Auckland Baptist Tramping Club

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Base map extracted from NZ TopoOnline March 2006. Crown Copyright Reserved.

A total of 13 people turned out on a fine calm day to explore the eastern side of the Hunua Ranges, doing the tramp between Waharau Regional Park and Tapapakanga via Adams Lookout. To save time in locating cars at either end we split up into two groups starting and finishing at each end and crossing over at Adams Lookout.

We left The Bracken at 8am and drove to the Woolshed in Clevedon where we met up with people coming from the eastern suburbs. From there we drove to the Tapapakanga end of the tramp, then those who were going to Waharau carried on to the regional park.

From the carpark at Waharau Regional Park those doing the northbound direction followed the Waharau Ridge Loop Track as it climbed through farmland into bush. It was a steady climb to the junction with the Upper Link Track, then a bit more level followed by a big grunt up to the junction with the Kohukohunui Track and a well-deserved break.

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Like the Waharau Ridge Loop Track, the Kohukohunui Track was well formed. It followed a more undulating route through bush at first, soon coming to a junction with a private track.
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The track came more open as we continued on towards Adams Lookout; in places we were able to look out to the Firth of Thames and into the inner Hunua Ranges. We arrived at Adams Lookout about 1pm and stopped for lunch. From the viewing platform we could see the Firth of Thames with the Coromandel Ranges behind, and Mt Te Aroha in the distance; in the opposite direction we could look out towards Kohukohunui, the highest point in the Hunua Ranges.
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We had expected the other group to join up for lunch, but they had not come by 1:30pm when we decided to carry on with our tramp. About two minutes further along the Kohukohunui Track we turned right at a signposted junction and on to the Tapapakanga Track. This three-hour route to the East Coast Road is not marked on the ARC Parks map nor the topo maps - it is much rougher than the Waharau route, marked by orange markers.

About ten minutes into the track, we came across the other group, and stopped albeit briefly, but long enough for Peter to play How Great Thou Art on his mouth organ.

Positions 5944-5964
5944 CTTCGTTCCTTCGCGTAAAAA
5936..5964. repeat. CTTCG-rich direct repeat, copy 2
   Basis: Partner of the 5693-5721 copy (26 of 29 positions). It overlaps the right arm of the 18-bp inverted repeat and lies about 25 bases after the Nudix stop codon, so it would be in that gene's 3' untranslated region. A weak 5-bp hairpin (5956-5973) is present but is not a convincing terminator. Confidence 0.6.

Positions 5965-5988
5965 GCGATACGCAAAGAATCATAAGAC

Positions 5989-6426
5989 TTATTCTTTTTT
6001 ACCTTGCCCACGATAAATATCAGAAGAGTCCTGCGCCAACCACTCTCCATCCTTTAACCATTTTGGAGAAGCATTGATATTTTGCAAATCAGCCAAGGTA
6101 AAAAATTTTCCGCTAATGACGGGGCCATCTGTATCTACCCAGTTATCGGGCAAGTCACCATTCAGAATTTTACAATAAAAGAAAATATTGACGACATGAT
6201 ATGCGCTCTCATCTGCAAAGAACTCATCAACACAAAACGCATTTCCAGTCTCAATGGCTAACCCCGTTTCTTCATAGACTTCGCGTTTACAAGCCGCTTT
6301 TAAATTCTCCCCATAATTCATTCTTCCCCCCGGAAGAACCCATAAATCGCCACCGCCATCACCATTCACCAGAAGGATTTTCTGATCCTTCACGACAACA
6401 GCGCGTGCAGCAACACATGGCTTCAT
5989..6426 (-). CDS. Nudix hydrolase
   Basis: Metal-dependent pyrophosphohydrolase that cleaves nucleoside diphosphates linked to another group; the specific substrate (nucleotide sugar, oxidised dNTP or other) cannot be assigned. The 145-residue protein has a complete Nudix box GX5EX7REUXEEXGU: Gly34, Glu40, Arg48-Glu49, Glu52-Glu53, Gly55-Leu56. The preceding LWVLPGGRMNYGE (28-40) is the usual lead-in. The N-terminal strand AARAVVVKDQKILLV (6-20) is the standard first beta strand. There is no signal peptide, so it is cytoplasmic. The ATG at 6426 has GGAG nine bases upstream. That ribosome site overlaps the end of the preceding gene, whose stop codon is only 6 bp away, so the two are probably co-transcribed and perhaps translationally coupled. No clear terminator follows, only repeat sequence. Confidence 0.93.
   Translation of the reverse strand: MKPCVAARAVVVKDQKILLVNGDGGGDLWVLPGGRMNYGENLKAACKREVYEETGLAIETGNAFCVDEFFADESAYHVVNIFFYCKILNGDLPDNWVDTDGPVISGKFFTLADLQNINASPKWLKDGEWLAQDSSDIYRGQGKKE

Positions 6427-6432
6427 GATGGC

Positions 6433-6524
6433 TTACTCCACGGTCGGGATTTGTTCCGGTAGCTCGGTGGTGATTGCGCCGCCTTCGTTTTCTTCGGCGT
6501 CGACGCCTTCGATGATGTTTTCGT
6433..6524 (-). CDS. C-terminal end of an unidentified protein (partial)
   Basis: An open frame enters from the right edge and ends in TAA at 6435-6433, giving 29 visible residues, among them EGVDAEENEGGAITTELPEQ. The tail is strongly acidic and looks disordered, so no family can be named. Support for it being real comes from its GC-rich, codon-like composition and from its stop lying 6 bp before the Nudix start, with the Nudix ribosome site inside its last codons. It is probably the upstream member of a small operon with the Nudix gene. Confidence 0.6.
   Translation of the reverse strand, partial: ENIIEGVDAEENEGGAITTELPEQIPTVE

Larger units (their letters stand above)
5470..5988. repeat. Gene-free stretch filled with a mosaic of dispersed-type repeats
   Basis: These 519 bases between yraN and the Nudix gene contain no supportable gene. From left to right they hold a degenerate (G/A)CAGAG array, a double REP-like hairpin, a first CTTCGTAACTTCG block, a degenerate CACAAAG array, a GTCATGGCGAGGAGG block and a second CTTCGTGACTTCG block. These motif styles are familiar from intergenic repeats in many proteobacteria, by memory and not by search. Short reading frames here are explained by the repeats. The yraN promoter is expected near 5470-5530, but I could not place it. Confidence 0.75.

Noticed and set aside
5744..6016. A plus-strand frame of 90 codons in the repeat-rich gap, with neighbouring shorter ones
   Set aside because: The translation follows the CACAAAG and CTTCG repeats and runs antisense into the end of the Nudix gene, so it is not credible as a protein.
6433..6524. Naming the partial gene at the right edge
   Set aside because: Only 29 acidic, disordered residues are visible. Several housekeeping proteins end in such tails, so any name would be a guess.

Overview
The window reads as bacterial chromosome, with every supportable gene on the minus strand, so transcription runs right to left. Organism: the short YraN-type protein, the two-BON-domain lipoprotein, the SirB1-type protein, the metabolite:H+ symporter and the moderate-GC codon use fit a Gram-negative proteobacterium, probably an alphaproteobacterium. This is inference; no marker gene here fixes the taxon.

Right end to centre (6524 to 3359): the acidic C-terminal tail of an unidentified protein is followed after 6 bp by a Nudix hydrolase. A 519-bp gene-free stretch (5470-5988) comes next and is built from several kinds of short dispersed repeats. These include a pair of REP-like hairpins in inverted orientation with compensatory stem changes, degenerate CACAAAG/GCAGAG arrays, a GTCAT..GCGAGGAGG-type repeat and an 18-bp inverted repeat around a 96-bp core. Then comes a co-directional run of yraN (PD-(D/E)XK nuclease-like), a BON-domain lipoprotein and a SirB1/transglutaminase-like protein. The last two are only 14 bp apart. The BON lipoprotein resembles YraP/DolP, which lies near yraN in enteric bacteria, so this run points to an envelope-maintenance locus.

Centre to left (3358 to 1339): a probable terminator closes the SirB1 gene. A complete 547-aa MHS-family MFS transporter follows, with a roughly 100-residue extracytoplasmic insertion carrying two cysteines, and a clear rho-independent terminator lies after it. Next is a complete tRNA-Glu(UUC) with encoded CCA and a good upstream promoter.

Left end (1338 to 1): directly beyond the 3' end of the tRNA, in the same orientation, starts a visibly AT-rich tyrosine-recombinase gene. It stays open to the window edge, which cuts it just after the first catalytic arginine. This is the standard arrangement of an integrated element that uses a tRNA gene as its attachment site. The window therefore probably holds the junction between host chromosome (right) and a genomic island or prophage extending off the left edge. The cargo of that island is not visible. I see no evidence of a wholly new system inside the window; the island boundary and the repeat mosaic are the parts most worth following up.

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It was a long steady descent through bush, steep in places. The other group, who had been climbing this route, described it as a series of climbs and summits, counting about nine of these altogether.
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Eventually we came to a grove of kauri trees, then the final drop to the stream. From this point on we would be on a public route through private property. The track followed the stream, sometimes on the left side, sometimes on the right, sometimes in the stream itself. In one place near the end of the stream section the track climbed up through the bush to avoid an otherwise impassable section.
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Later the track left the stream for a climb through bush and on to open pasture - and a view of the surrounding countryside and the East Coast Road not that far away.
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But this view was deceptive - we dropped down towards it, but we soon found ourselves faced another big grunt. Once at the top we could see the road again - and this time it was a straightforward drop to the two waiting cars.
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It was 4:30pm as we came out to the finish of the track - just as the other group reached their cars at Waharau Regional Park. We all come together once more so that everyone was in the right car for the trip back to Auckland.
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At Kawakawa Bay we stopped for ice creams - and the sparrows loved the icecream just as much as we did!
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COST: $13